Upon my return from New Mexico, weight training became more than just a hobby; it was my new-found obsession. I trained between 5-7 days per week, and I trained hard; every day was an opportunity to do better and be more than I was the day or week prior. I began studying more into the art of weight training and bodybuilding; spending more time trying to “shape” my body, and more time on the nutritional side.

In 2010 I deployed overseas for the final time. I had the pleasure of training two fellow Soldiers who had never spent a second in a gym before. One became my training partner the duration of the rotation to Kuwait and Afghanistan. He still trains hard to this day, and I feel proud that I had a hand in educating him, knowing that he had the drive deep inside to follow a similar path to mine. The other Soldier was another story where he had the potential for bar from re-enlistment if he did not either make weight or pass the body fat percentage test. Because his overall size was crucial to his civilian job and us in the military, and because he was not having issues passing the PT test, I decided to push him to lowering his body fat, increasing or decreasing his measurements in the right places in order to pass the body fat percentage. In just three months, I saw a man transformed – he was stronger than ever, and lean enough to make his allowed body fat percentage. He was also devoted, in both his weight training and his nutrition. I take my hat off to both of these two men as they have shown they have what it takes to be animals in the gym.

Looking Forward:

What many people don’t realize is that anyone can walk through the doors to the local gym and throw some weights around. But there are a very select few – those 5% – who are dedicated, even devoted, to giving what it takes day in and day out. I believe that there is only 5% of the population out there truly doing what must be done, giving what must be given, and putting out what must be put out to live to their aspirations, be it in the gym, at work, or in life in general. I have worked my body into the ground to be one of those few willing to do what it takes. When I have worked long hours and shifts throughout my careers, I give up sleep so that I can put my time in the gym to be better today than I was yesterday.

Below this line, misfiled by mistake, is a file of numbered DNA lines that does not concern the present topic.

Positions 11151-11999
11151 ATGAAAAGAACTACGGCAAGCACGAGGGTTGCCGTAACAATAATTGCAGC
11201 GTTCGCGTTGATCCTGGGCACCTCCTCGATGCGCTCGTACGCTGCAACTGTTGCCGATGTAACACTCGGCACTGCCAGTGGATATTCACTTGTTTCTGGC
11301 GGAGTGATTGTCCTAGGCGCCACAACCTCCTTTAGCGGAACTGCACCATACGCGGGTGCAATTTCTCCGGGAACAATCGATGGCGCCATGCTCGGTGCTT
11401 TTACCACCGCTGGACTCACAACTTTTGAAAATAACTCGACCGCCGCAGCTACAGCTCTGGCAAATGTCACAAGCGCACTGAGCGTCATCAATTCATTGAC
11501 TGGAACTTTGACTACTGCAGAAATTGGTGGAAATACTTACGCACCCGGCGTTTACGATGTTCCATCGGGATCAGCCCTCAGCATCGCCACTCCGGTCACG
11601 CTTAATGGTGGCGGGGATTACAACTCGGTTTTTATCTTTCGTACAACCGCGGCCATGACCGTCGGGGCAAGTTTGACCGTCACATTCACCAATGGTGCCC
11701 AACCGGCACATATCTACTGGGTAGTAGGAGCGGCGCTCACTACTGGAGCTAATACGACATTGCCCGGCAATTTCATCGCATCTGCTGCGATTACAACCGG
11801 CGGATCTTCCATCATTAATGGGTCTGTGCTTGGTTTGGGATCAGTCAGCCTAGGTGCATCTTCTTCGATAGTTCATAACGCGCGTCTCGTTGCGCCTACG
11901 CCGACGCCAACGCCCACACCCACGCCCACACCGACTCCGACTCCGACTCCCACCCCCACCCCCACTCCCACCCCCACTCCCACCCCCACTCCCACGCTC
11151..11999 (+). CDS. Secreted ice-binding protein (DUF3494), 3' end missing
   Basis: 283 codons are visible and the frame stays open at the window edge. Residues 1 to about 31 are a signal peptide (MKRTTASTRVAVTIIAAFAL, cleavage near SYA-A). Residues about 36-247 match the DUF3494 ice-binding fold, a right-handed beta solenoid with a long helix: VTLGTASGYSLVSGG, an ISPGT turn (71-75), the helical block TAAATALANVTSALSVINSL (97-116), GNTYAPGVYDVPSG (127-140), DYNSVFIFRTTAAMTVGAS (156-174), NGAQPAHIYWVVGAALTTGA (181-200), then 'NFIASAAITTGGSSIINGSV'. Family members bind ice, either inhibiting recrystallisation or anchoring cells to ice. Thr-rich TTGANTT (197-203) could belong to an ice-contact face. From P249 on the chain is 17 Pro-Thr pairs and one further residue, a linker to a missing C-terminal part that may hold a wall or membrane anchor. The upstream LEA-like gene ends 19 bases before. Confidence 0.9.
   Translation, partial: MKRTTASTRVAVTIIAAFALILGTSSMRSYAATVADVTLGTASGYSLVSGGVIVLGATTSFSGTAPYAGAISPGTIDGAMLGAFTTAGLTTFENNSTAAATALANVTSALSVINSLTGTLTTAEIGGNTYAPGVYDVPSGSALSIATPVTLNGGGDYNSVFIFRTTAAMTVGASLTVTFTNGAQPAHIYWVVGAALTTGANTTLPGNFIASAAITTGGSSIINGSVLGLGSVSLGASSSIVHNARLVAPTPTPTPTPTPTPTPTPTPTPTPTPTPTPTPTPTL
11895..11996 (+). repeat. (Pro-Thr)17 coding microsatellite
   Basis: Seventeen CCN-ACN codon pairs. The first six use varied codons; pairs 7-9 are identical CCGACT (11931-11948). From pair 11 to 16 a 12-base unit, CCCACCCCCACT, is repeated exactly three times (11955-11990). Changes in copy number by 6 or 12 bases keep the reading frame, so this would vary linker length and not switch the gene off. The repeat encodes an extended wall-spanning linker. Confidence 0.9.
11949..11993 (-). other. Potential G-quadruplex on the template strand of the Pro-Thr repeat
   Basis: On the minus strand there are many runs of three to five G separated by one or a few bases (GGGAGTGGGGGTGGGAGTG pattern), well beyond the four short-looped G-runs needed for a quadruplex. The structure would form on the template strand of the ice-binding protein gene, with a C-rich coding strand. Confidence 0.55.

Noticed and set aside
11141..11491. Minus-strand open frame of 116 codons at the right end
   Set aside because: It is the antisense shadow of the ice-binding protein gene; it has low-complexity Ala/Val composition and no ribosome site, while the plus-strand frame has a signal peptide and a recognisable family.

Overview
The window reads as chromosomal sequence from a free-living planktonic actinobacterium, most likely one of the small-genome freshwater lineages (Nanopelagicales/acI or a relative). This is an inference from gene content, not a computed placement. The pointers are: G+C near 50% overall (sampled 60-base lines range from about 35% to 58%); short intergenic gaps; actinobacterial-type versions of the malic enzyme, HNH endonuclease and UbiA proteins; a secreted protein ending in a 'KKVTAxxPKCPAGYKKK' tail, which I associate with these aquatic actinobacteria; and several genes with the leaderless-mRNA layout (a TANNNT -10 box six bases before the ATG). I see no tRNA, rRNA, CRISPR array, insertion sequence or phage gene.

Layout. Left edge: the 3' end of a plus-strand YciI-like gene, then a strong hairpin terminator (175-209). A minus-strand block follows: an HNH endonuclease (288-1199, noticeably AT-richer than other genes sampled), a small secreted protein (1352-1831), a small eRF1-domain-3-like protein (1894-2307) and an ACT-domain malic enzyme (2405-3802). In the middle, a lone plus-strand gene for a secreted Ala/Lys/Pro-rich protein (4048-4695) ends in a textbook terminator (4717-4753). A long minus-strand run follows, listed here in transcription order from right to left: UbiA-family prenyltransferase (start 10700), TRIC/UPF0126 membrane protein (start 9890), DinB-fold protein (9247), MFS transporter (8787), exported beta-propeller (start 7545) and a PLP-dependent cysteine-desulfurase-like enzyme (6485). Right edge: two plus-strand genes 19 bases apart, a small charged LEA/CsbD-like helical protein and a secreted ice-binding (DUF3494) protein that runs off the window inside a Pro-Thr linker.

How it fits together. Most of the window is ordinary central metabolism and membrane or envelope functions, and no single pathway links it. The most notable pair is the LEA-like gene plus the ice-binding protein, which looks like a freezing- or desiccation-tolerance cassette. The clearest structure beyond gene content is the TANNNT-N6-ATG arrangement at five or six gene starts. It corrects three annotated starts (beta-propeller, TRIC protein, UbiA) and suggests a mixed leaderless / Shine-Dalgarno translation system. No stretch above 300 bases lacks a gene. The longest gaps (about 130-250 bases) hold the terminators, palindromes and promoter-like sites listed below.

I grew up in a line of coal miners, becoming one myself after my first rotation overseas. I spent nearly 11 years working 1000’ underground daily, surrounded by some of the hardest-working men and women out there. I’m humbled to be able to call many of them my friends. And now I work in the power generation business, traveling during the peak outage seasons – here again, I find myself working around some very fine men and women; people not afraid to work their tails off to get the job done, done safe, and done right. During the off-peak seasons, my aspirations are to do more personal training, to help more people achieve the goals they have set for themselves. I want to be that guy that sits in the shadows smiling and nodding as he sees a transformed person walk out the doors, knowing that I helped that person, but never expecting a word said. Seeing the smiles on their faces, their healthy bodies… That’s thanks enough for me.

Instagram: @TylerMEverett